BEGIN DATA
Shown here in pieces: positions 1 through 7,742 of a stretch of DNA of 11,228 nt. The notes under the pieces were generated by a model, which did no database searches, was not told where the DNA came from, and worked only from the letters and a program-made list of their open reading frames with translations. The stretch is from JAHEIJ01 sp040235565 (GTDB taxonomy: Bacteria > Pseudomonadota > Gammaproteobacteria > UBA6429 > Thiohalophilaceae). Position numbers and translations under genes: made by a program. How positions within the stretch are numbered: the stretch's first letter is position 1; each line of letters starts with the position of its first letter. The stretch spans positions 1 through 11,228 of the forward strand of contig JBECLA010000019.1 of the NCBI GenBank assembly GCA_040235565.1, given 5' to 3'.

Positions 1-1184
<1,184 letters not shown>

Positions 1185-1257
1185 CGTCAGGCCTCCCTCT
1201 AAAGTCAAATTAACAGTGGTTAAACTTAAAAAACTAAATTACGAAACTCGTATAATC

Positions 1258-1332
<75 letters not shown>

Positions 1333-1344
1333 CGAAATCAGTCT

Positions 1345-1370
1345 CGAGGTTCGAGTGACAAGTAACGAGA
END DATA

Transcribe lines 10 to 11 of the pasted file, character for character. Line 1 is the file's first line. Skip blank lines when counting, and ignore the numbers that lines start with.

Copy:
1333 CGAAATCAGTCT

Positions 1345-1370